While we’re on the topic of problems with Night Terrors let’s address Amy and Rory. Now I can’t blame writer Mark Gatiss for this problem but after these two characters encounter a distressed child and don’t comment on it – this being immediately after the whole “Melody Pond gets kidnapped by the Silence” thing – it jars. It’s wrong that this isn’t weighing on them given that for the audience it still is. Of course we can ignore this aspect of things if we recall that this episode was moved in the running order from being in the first half of series six to the second half, so this complaint doesn’t hold up, but still, it’s jarring all the same. Similarly is the Doctor’s “in the flesh” remark now that the flesh storyline has been and gone. And wouldn’t putting Hitler in the cupboard take on a whole new dimension if, as intended, this episode had come first? I understand that it was moved in the running order because of tonal reasons (being deemed “too dark” for the first half of the season, whatever that means) but maybe it would’ve been better if they’d left it in place?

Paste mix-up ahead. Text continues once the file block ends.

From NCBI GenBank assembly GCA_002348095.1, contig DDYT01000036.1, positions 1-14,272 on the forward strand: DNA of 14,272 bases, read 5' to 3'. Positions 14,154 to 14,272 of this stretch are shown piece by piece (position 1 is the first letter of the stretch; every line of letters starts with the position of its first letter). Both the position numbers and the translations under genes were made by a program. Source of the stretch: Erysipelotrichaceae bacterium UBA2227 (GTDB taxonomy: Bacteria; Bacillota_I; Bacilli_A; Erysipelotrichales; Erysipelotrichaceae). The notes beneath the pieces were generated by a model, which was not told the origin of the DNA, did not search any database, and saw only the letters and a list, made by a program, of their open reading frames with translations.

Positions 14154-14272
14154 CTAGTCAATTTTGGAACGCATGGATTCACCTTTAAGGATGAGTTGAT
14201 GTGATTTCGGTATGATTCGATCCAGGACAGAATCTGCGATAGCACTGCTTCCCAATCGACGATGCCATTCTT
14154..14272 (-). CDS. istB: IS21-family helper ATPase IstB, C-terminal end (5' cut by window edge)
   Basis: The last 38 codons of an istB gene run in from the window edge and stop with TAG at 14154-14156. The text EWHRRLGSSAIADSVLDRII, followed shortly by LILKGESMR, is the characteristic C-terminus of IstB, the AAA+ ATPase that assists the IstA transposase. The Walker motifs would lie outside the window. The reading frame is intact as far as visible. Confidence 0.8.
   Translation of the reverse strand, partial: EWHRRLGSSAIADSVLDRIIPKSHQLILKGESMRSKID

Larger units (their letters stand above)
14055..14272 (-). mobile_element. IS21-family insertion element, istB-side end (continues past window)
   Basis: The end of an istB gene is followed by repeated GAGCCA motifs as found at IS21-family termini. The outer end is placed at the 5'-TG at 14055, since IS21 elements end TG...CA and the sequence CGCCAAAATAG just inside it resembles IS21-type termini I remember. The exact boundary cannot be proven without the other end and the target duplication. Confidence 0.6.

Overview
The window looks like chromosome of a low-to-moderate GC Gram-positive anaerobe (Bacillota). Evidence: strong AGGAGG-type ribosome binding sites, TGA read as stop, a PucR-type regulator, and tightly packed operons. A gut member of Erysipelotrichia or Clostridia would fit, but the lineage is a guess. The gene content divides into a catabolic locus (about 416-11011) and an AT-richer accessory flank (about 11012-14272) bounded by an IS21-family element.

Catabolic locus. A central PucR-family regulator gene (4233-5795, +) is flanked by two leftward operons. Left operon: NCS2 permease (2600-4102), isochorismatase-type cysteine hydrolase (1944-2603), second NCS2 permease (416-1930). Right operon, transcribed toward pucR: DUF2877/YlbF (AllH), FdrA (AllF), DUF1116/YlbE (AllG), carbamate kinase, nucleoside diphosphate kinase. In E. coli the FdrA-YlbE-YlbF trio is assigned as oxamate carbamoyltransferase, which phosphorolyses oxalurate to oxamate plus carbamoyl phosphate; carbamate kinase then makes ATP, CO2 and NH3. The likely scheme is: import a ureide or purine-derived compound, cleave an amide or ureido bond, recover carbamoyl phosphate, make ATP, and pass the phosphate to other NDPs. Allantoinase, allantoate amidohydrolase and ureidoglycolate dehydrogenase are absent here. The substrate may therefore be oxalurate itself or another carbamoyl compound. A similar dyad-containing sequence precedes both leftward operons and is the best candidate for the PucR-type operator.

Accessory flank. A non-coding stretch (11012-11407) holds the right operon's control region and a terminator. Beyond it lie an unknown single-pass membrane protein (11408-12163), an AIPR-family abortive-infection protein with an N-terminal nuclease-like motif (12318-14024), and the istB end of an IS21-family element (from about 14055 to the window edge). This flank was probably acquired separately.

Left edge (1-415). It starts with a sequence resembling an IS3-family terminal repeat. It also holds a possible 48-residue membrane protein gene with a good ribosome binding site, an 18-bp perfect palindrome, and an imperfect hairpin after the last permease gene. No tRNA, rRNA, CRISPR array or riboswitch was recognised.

But that’s not an issue in any way shape or form if this is viewed as a standalone story, which we are here, so we can leave it.

Let’s talk plot.

While the Doctor discovers about George’s scary cupboard of doom he sends Amy and Rory off investigating and we get an oh-so-unfunny montage of pure filler as they all go from door-to-door like a group of lost Jehovah’s Witnesses. Then, just as you begin to wonder if there’s ever going to be anything resembling a story, they go into a lift and get spat out into a big dark mansion house. It’s a brilliantly done and genuinely surprising tonal shift, but not as jarring as it might have been. It leaves the pair in a very intriguing situation, you don’t know what’s going on and the mysteries begin to creep in.